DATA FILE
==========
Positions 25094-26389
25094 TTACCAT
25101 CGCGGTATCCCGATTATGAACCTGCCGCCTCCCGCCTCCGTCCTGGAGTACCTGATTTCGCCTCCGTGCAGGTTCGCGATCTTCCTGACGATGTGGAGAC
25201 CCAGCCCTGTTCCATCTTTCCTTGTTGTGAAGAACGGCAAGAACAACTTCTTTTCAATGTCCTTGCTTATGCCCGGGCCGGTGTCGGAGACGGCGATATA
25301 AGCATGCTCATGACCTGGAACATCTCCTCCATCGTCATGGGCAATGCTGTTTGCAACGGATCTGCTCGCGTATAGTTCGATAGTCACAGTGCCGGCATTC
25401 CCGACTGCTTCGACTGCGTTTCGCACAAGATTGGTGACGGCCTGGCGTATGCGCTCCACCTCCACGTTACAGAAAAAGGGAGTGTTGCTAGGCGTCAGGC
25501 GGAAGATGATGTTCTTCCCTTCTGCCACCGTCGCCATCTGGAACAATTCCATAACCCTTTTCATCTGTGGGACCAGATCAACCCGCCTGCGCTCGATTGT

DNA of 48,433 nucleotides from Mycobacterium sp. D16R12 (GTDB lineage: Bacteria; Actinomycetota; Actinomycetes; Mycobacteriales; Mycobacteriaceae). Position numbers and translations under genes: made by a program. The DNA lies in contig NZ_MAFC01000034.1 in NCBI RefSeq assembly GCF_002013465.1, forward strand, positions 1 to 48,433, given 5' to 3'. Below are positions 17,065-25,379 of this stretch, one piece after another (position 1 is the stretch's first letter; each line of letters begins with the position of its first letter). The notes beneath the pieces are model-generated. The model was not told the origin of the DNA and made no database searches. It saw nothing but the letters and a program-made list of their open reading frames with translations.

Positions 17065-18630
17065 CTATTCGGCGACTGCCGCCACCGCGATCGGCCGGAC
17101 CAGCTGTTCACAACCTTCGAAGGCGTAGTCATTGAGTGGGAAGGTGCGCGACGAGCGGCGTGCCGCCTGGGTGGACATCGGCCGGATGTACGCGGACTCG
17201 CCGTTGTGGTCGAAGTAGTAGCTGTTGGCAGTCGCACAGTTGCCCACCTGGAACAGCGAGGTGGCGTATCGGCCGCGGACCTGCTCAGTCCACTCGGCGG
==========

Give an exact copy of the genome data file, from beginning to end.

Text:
Positions 25094-26389
25094 TTACCAT
25101 CGCGGTATCCCGATTATGAACCTGCCGCCTCCCGCCTCCGTCCTGGAGTACCTGATTTCGCCTCCGTGCAGGTTCGCGATCTTCCTGACGATGTGGAGAC
25201 CCAGCCCTGTTCCATCTTTCCTTGTTGTGAAGAACGGCAAGAACAACTTCTTTTCAATGTCCTTGCTTATGCCCGGGCCGGTGTCGGAGACGGCGATATA
25301 AGCATGCTCATGACCTGGAACATCTCCTCCATCGTCATGGGCAATGCTGTTTGCAACGGATCTGCTCGCGTATAGTTCGATAGTCACAGTGCCGGCATTC
25401 CCGACTGCTTCGACTGCGTTTCGCACAAGATTGGTGACGGCCTGGCGTATGCGCTCCACCTCCACGTTACAGAAAAAGGGAGTGTTGCTAGGCGTCAGGC
25501 GGAAGATGATGTTCTTCCCTTCTGCCACCGTCGCCATCTGGAACAATTCCATAACCCTTTTCATCTGTGGGACCAGATCAACCCGCCTGCGCTCGATTGT

DNA of 48,433 nucleotides from Mycobacterium sp. D16R12 (GTDB lineage: Bacteria; Actinomycetota; Actinomycetes; Mycobacteriales; Mycobacteriaceae). Position numbers and translations under genes: made by a program. The DNA lies in contig NZ_MAFC01000034.1 in NCBI RefSeq assembly GCF_002013465.1, forward strand, positions 1 to 48,433, given 5' to 3'. Below are positions 17,065-25,379 of this stretch, one piece after another (position 1 is the stretch's first letter; each line of letters begins with the position of its first letter). The notes beneath the pieces are model-generated. The model was not told the origin of the DNA and made no database searches. It saw nothing but the letters and a program-made list of their open reading frames with translations.

Positions 17065-18630
17065 CTATTCGGCGACTGCCGCCACCGCGATCGGCCGGAC
17101 CAGCTGTTCACAACCTTCGAAGGCGTAGTCATTGAGTGGGAAGGTGCGCGACGAGCGGCGTGCCGCCTGGGTGGACATCGGCCGGATGTACGCGGACTCG
17201 CCGTTGTGGTCGAAGTAGTAGCTGTTGGCAGTCGCACAGTTGCCCACCTGGAACAGCGAGGTGGCGTATCGGCCGCGGACCTGCTCAGTCCACTCGGCGG